Two random oddities on the walk:
Cider and Wine
On back-to-back days, we toured a cider maker and a winery. I’ve gone to tours of both before, but never realized how similar their processes are:
- Picking and sorting fruit
- Washing it
- Crushing it, even using the same kind of equipment: the most modern for both apparently some kind of inflatable balloon inside a chamber that crushes the fruit matter against the walls
- Catching juice
- In vats, quickly lowering the temperature of the juice to separate thicker sediment-filled juice from clarified juice, and using only the latter
- Fermentation in new vats. Even if using wood, avoiding any contact with it by coating the barrels, e.g., in fiberglass, to keep the more delicate flavors from being overpowered by oak.
A bit more about each.
Basque cider is a specialty. Similar to the San Juan Island Distillery I visited in Washington, they say that you wouldn’t want to eat most cider apples—too bitter or acidic. They use a blend to make most ciders. Only recently have they tried single varietals (i.e., making a cider from a single kind of apple). Drunk from big cylindrical glasses, filled two fingers up, directly caught shooting out from a huge barrel. Very, very dry.
There’s a white wine made in coastal Basque regions called Txakoli (pronounced cha-koh-lee). It’s a bit salty and a bit bubbly, always poured from a comical height. They say it’s salty from coastal air. I’d be curious to learn more about this: does the salt in the air literally get into the grapes? I also didn’t get a clear picture (even after asking) on why it’s bubbly. Both of these are a quick Google search away, I’m sure, but it’s so much easier to ask questions to you, dear reader.
If you start poking around Wikipedia, you’ll discover every state in Spain is called an “autonomous community.”
I wondered: do they really behave differently than, e.g., U.S. states? Or is this mostly a naming thing?
As usual, the politics here are complex.
My impression right now is that, on one hand, yes, Spain is more decentralized, and Spanish states are more self-governing, than in a country like the U.S. And several communities have way stronger desires for independence—e.g., in Catalonia or Basque Country.
However, it seems like in practice, Spain may behave a lot like a federal republic. In other words, centralized power. One commentary I read (that I can’t find now) called it “federated in everything but the name.”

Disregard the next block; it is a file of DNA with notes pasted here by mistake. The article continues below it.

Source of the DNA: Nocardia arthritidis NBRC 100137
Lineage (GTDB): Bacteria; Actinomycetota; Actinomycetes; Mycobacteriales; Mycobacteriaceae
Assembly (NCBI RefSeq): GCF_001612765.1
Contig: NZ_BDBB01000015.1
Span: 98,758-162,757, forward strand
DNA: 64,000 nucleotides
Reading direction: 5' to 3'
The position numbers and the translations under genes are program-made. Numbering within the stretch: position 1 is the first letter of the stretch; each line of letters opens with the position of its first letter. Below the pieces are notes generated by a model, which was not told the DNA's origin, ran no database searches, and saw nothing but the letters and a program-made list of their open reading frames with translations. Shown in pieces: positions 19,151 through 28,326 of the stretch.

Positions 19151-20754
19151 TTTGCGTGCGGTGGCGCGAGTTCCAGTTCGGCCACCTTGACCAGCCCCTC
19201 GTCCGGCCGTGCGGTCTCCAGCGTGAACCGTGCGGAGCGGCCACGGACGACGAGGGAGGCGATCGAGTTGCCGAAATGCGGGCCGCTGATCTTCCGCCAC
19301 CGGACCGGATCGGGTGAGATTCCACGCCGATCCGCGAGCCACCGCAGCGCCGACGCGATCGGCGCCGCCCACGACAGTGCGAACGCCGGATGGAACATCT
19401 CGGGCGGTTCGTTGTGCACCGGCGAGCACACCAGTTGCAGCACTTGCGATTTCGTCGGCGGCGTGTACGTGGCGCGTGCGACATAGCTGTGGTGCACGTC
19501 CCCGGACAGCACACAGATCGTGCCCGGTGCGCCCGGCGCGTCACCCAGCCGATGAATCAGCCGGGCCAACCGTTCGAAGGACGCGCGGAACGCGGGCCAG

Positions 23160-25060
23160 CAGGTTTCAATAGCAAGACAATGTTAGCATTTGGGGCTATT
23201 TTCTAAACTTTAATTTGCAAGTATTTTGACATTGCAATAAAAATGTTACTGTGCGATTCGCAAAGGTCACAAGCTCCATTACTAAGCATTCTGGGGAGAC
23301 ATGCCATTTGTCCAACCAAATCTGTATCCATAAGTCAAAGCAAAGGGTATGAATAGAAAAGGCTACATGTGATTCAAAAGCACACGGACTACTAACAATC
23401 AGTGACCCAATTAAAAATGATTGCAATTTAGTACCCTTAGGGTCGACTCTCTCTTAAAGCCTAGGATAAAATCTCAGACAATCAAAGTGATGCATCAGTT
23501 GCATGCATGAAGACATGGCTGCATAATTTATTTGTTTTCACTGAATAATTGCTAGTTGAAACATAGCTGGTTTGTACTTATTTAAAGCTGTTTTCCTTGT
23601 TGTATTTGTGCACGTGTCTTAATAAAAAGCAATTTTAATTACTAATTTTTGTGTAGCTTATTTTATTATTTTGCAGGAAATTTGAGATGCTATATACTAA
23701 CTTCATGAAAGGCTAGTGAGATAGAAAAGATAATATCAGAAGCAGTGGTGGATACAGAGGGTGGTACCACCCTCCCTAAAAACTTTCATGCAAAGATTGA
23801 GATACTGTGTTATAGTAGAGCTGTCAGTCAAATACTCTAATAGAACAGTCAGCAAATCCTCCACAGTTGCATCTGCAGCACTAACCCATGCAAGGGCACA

I’ve always heard people tell stories about the French being unwilling to speak to you in English, even if their English is far, far better than your French.
I’d been spoiled, perhaps, only visiting Paris. But I can now confirm this is true.
To be clear, no hard feelings at all—hey, I’m coming to your country, it’s my own fault for not speaking your language. Boy it is tough though.
Speaking of languages, I’m hoping to ramp up the language learning again for future destinations.
Attempting to use my Spanish for the last several weeks has made me realize how silly is a lot of language curriculum I’ve seen. They seem obsessed with sentences like “the boy has an apple” and “the man runs.” (Looking at you, Duolingo, Rosetta Stone, etc.) Even “travel-oriented” curriculum might focus on stuff like naming fruits or asking prices, neither of which are remotely necessary as long as you can point and aren’t haggling.
Instead, if you’re going to actually be somewhere, I think you’d ideally want to start with “useful” language, and grow from there. There’s an argument to be made for grammar and fundamentals, I know. And hey, I am a language nerd, I love grammar! But when push comes to shove, I can tell you that after literally years spent learning to conjugate verbs in Spanish class, I haven’t conjugated a single verb in several weeks of flurried local communication.
Useful language reminds me of a concept in artificial intelligence called “script learning,”01 which describes common sequences of events we learn, e.g., going to a restaurant (sit down, order, eat, pay).
Script learning is helpful to describe why travel can be disorienting. In Spain, every restaurant we’ve visited has been devoid of the concept of a “host(ess),” a role so ubiquitous in U.S. restaurants you’d be hard pressed not to find one even 2am at a Denny’s. In Spain, us silly Americans are now off-script, so to speak, and we wander around and stand in inconvenient places, blocking busboys and hoping for someone to please tell us yes, indeed, you can go sit at that completely open table.
I think my ideal starter language curriculum would be realistic scripts for everyday situations. At each point in a script, there are branches: multiple directions the script might go. You can’t cover everything, but it doesn’t seem hard to get ~95% of the way there.
It’s wild to be able to write the words “script learning” and not have to compulsively cite “Schank and Abelson, nineteen seventy-something.” ↩︎